On top of the war and espionage plot, whilst never detracting from it and yet being needed within it, is the domestic drama and love triangle between the Tura’s. The film would be Carole Lombard’s final role before dying in an unfortunate plane crash, and this is probably her best performance. Maria is a consummate actresses; both inviting the audience (or Siletsky) in through her breathy voice and intense gaze, while at the same time making it obvious to the audience that she’s giving a performance. The only time she’s real is opposite her husband, Joseph who causes quite a bit of hilarious domestic drama and one-liners. I’m not versed well in Benny’s work, but he’s a chameleon playing several different roles and putting on various disguises, all of which he sells completely. You also have a fun performance by Robert Stack as a love-sick admirer of Lombard’s, and our requisite war hero. Lubitsch is aware of the conventions intrinsic in a war hero, and defies them by keeping Stack on the sidelines.
The bonus content includes a mix of fun and history: There’s audio commentary from film historian David Kalat and it’s a must-listen for those wanting to get a comprehensive overview of why To Be or Not to Be is important to film history. He explores Lombard’s performance, the political climate of 1942, the production of the feature, and Lubitsch’s directorial talents. After listening to the commentary take a gander at “Lubitsch le patron,” a 2010 French documentary; it’s a 54-minute documentary about Lubitsch’s Hollywood career. It has English subtitles, and could turn people off who don’t want to read a documentary, but its well worth it. There are also two episodes of Screen Guild Theater, a popular radio anthology series of the time. I find these to be fun and unique ways to take in feature films, and the Blu-ray includes a Jack Benny skit called Variety, as well as a condensed, radio version of this film with voice work by Thin Man star William Powell. The final feature is a 1916 German silent short entitled “Pinkus’s Shoe Palace,” directed by Lubitsch. It’s a cute short involving a Jewish boy who can’t stay out of trouble.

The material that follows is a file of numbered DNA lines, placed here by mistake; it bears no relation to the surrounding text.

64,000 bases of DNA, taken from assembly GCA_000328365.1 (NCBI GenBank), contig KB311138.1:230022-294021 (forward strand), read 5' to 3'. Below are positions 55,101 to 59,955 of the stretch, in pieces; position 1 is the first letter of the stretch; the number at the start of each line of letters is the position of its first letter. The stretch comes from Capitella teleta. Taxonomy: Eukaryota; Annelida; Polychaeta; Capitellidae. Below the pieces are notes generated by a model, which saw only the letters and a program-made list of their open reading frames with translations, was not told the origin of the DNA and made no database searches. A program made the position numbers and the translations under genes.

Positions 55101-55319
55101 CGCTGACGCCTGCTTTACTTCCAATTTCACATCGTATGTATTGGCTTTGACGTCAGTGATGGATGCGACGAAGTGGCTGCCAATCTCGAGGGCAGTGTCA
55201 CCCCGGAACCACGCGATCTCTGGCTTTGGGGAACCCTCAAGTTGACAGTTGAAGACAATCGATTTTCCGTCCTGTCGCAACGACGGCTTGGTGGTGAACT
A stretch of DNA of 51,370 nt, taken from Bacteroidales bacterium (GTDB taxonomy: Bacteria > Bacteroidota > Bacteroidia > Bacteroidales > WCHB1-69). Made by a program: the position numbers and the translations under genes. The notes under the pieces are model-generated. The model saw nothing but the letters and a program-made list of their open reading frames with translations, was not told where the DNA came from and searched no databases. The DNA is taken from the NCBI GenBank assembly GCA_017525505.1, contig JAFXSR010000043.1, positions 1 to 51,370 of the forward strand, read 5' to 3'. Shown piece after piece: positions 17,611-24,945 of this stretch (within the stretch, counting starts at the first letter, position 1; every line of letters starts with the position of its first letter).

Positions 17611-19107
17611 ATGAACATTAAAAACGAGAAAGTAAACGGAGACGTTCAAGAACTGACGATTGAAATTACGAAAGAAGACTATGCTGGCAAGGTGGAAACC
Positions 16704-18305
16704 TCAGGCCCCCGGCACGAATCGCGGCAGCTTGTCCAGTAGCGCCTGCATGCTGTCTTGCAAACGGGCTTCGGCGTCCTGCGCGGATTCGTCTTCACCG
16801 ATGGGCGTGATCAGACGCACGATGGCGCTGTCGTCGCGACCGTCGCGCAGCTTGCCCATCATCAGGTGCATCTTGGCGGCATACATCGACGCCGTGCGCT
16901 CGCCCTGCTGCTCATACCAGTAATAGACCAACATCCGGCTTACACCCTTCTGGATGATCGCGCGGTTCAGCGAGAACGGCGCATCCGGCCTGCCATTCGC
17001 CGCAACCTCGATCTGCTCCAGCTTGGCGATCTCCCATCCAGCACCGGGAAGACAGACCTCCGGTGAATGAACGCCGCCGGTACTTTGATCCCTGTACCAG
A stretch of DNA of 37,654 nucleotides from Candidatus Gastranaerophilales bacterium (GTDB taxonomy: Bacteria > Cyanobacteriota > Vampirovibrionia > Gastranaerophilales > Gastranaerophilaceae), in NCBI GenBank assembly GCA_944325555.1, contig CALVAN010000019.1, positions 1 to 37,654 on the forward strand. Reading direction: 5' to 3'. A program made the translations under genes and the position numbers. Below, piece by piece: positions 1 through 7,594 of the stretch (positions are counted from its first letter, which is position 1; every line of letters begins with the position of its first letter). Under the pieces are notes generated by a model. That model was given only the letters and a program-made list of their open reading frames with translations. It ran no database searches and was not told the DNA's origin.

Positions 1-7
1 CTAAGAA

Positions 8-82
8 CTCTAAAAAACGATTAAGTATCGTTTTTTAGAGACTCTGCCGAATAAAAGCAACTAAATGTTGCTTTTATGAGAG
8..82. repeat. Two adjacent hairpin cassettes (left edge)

Overall, if you enjoy dark comedies with strong political satire then you can’t do any better than To Be or Not to Be. Ernst Lubitsch would cement his place as one of the greatest directors ever with a diverse body of work with hilarious comic touches. The cast here is astounding, particularly Lombard and Benny, and the script is a pointed satire on government and media. Thanks Criterion for giving me another one to add to my collection.